As today is December 13th, and as December 13th is just twelve days from Christmas, today is the day we start celebrating Los Doce Dias de Navidad–twelve days of all the Christmas-y things we do here at Frontera. First up: buñuelos.
Like almost everything in Mexico, buñuelos vary by region. In Oaxaca the fritters are made only around Christmas; elsewhere, such as Morelia, they’re made year-round. In many places they are thin and crisp; in Mexico City, you’ll often find buñuelos de viento, which are thicker and shaped like a flower.
We’re serving them both ways. At Frontera, miniature versions of thin buñuelos are paired with guava, cinnamon ice cream and lime-scented meringue. At XOCO, buñuelos de viento are plated on ganache and topped with ice cream and cajeta.
The buñuelos at Frontera.
Can you make these at home? Sort of. Buñuelos de viento require a specially shaped iron, which is kept hot, dipped into the batter, and then immediately dropped into the fryer, where the buñuelo crisps up and releases. Hard to replicate at home, for obvious reasons. But if you’re up for a project (maybe we a few other people to help), you can make the flat version at home. We’ve put the recipe (originally from Fiesta at Rick’s) on the site. Get organized now–Christmas is in only doce days.
For our second day of Los Doce Dias de Navidad, we present a salad. A salad with sprinkles on it.
The ensalada de noche buena is traditionally served on, well, noche buena, a.k.a Christmas Eve. Aesthetics are crucial here: The salad is designed in the Christmas color palette of green (lettuce), red (beets, pomegranate seeds) and white (jicama).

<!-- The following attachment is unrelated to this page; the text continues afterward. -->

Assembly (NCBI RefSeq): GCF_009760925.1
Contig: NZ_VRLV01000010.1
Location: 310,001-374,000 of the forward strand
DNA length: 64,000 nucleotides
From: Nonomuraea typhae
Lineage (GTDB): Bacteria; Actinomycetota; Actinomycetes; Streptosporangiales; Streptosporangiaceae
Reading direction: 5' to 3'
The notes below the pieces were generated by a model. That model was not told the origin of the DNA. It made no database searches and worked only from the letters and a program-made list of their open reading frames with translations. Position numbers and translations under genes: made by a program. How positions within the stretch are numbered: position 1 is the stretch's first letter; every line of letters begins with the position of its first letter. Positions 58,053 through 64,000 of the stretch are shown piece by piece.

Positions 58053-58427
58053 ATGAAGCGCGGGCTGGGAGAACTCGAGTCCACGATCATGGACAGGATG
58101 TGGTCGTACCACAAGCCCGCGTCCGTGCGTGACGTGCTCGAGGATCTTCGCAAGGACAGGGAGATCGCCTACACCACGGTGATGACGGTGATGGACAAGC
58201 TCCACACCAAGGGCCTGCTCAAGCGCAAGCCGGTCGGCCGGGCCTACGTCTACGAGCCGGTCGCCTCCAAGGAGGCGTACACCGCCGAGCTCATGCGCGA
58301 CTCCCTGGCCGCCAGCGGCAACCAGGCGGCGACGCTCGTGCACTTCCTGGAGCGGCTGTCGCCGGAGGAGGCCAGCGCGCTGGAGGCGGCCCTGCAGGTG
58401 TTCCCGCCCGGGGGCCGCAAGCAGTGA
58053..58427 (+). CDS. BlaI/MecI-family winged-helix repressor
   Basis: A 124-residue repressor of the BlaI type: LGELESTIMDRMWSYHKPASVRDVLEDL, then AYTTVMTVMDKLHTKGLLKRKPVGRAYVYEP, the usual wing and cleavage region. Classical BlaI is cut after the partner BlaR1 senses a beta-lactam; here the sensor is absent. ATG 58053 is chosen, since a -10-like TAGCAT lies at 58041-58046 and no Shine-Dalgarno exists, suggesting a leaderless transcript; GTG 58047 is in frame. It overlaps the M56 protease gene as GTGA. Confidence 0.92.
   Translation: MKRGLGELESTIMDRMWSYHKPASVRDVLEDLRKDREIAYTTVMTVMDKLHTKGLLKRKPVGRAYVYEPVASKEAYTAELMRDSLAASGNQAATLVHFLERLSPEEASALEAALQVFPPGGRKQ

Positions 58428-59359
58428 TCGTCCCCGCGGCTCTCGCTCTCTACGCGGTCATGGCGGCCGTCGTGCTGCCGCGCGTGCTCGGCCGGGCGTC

Of course, if you Google the salad, you’ll see that some people leave out the green—that is, the lettuce—altogether. And some people go crazy with the white, adding, um, mayonnaise. Our version at XOCO sticks pretty traditional, with romaine, roasted beets, jicama, orange, peanuts and a piloncillo-sherry vinaigrette. True, we left out the pomegranate seeds. But we kept the sprinkles, which are the ornaments on this Christmas tree of a salad. By any measure, that’s a fair trade-off.
It’s Los Doce Dias De Navidad. Day three. Time to talk about rompope.
The big question about rompope is, is it eggnog?
The answer: Basically.
It’s true that eggnog often incorporates egg whites that have been whipped but not cooked, and that, in contrast, rompope is usually cooked fully. But in all other ways the two are twins.
Sometimes this sweet, custardy drink is spiked with booze, sometimes not. Sometimes people buy it at the store, where it’s available year-round (despite having strong ties to Christmas); other times, people make it at home.
It goes without saying that we like rompope much better when its made from scratch. Our housemade version is being sold in adorable little bottles at XOCO. Alas, those are meant to be consumed in the restaurant only. (If you want rompope at home, there’s a recipe right here.)
But wait. There’s a third option: Come to Topolo, order the Fiesta de Rompope and eat your rompope instead.